The case study revealed that the successful adoption of 5D BIM in construction hinges on several factors, such as software selection and effective management of IFC files. Although the importation of IFC files is conceptually straightforward, it presents complex challenges in extracting quantities, areas, and models. Moreover, verifying the accuracy of data after import is crucial to maintain data integrity.

The evaluation of three software programs revealed varying levels of functionality aimed at enhancing project management efficiency. These programs were assessed based on their user interface, functional capabilities, and efficiency in handling IFC transfers. Sparkel emerged as the most user-friendly, followed by Bexel, while ISY Calcus struggled with IFC file integration. Notably, discrepancies between software updates and IFC format upgrades frequently led to issues in implementing IFC files effectively.

The interviews revealed that 5D BIM is preferred as a time-saving tool. It has simplified the effective handling of project changes but requires further improvement in total cost estimates. Overall, a positive attitude towards 5D BIM could be observed as it effectively improves the precision of cost estimations and reduces financial overruns in complex construction projects, indicating its broader acceptance in the construction industry. 

However, challenges remain when it comes to the broader implementation of BIM, particularly concerning model quality and the establishment of a standardized communication framework. The industry exhibits a significant gap in BIM expertise, which cannot be solely attributed to software limitations. Additionally, the slow uptake of the latest IFC standards, often due to conservative industry practices and insufficient investment in digital transformation—such as staff retraining—continues, even though the potential benefits are well recognized.


This study delved into the integration of 5D BIM within the construction industry, focusing on the practical usage of IFC across various construction software platforms and uncovering both technical and procedural hurdles. Interviews with construction professionals from diverse roles enriched our understanding by providing real-world insights, perceptions, and actionable recommendations for 5D BIM’s effective implementation.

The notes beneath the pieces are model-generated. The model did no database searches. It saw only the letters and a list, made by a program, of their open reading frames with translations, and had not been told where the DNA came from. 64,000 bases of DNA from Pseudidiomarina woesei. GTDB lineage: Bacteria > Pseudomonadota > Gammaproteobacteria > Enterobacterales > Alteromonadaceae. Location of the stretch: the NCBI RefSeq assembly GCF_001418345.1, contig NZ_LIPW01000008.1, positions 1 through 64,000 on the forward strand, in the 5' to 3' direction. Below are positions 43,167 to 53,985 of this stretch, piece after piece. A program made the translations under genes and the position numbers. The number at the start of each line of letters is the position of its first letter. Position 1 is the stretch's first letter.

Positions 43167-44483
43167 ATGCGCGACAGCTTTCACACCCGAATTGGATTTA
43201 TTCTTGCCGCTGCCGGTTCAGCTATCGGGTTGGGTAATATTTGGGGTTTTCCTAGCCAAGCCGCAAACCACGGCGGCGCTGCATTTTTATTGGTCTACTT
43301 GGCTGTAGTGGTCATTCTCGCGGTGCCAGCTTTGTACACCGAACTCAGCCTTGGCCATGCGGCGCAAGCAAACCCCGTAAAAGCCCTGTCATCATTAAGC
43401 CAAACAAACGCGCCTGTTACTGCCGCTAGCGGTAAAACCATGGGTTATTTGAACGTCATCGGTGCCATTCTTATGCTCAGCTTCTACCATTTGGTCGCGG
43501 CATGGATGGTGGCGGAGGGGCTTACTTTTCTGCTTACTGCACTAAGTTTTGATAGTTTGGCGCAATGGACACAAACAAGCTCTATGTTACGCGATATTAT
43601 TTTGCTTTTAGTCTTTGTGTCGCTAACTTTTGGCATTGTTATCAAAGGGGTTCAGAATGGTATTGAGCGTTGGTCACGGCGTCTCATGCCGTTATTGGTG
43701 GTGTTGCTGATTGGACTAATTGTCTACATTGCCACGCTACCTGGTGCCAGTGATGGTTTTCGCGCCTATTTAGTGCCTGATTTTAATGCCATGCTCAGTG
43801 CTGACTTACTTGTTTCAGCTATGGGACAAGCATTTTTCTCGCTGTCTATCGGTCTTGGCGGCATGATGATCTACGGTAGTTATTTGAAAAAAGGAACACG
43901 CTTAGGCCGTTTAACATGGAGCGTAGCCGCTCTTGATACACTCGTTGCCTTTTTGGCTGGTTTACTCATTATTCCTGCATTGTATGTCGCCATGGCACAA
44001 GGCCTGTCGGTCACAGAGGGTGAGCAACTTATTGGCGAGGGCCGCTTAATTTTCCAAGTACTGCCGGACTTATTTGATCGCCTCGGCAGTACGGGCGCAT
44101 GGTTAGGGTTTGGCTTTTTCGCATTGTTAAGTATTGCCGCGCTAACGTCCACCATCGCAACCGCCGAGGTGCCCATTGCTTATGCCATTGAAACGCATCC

The approach used in this study helps connect the theoretical BIM advancements to the on-ground realities, suggesting that collaboration among software developers, construction firms, and educational institutions can overcome the current challenges. Such partnerships are pivotal for addressing existing obstacles and can significantly influence the construction management landscape. This study emphasizes the transformative power of 5D BIM in pushing forward the construction industry’s digital transformation.

Journal Reference

Hosamo, H. H., Rolfsen, C. N., Zeka, F., Sandbeck, S., Said, S., & Sætre, M. A. (2024). Navigating the Adoption of 5D Building Information Modeling: Insights from Norway. Infrastructures9(4), 75–75.

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Nidhi Dhull

Written by

Nidhi Dhull

Nidhi Dhull is a freelance scientific writer, editor, and reviewer with a PhD in Physics. Nidhi has an extensive research experience in material sciences. Her research has been mainly focused on biosensing applications of thin films. During her Ph.D., she developed a noninvasive immunosensor for cortisol hormone and a paper-based biosensor for E. coli bacteria. Her works have been published in reputed journals of publishers like Elsevier and Taylor & Francis. She has also made a significant contribution to some pending patents.